Baseball emigration contract between Cuba, MLB ends

Last week the Trump administration ended the deal that was made between Major League Baseball (MLB) and Cuba. The deal allowed Cuban players to legally emigrate to the U.S. without defecting from their home country. The deal was made during the Obama administration as part of an effort to regain contact with Cuba since the Bautista regime. It was a step in the right direction, as far as Cuba-US relations, and a mistake on the administration’s part by removing it.

Details of the deal included a payment to the Cuban Baseball Federation (CBF) being equivalent of 25% of the players’ signing bonus. On the MLB’s end, they could receive an elite prospect. For the CBF, they get to fund the program and create a space where kids can grow up in a place that offers them opportunities to achieve their dreams. The ending of this deal could potentially bolster the underground economy of human trafficking, an industry that’s benefitted criminals all over the Americas. Before this deal was created, players would be smuggled through trade routes, encountering Drug Cartels and other crime organizations on the way to the U.S.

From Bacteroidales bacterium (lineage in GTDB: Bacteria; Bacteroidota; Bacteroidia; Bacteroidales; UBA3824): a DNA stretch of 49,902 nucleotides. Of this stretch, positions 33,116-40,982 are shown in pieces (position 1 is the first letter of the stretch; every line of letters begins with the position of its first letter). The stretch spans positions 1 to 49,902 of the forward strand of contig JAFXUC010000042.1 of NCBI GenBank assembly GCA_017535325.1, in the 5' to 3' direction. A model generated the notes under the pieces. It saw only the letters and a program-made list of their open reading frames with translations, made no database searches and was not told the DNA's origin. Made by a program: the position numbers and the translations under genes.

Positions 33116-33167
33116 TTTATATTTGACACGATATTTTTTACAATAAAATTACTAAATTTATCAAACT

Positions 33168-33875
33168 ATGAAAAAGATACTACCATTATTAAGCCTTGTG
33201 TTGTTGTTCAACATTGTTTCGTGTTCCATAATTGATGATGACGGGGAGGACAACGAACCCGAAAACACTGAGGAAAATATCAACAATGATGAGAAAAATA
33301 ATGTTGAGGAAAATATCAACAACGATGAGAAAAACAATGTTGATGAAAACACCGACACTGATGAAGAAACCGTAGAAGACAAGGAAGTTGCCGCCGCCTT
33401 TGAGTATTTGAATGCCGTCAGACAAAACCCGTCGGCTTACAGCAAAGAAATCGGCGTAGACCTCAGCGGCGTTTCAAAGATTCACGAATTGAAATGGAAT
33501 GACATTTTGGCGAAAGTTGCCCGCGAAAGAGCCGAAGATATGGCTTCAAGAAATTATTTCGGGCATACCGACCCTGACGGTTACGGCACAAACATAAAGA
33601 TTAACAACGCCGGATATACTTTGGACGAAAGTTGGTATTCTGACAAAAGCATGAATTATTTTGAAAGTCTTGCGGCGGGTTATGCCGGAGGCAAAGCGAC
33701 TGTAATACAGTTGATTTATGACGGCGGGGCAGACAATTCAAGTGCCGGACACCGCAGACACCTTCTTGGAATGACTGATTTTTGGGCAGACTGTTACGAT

Detractors of this deal say Cuba’s government gets money through the CBF, which is unacceptable to them. Cuba hasn’t been a threat to the U.S. since the 60’s, as the quality of life in the country has nosedived since then. If the average Cuban citizen doesn’t have regular access to food and medicare, how could they raise a legitimate army? In a stagnant and state-controlled economy like Cuba’s, no less? The money the government gets through the CBF is a drop in the bucket, and won’t be nearly enough for that country to go back to what it was pre-Castro. Why should the players suffer the consequences because of an old spat their oppressive government has with the US?

The nixing of this deal comes off as Trump pandering to red scare fanatics. It makes even less sense considering we also do business with countries like China and Saudi Arabia, whose governments actions are in opposition to what we value as Americans. The Cuba deal was great, as it gave prospects a chance to follow their dreams without leaving their family for good. Sports and politics in our society have been connected for better or worse. This time the latter rang true, with the fans losing out in the end.

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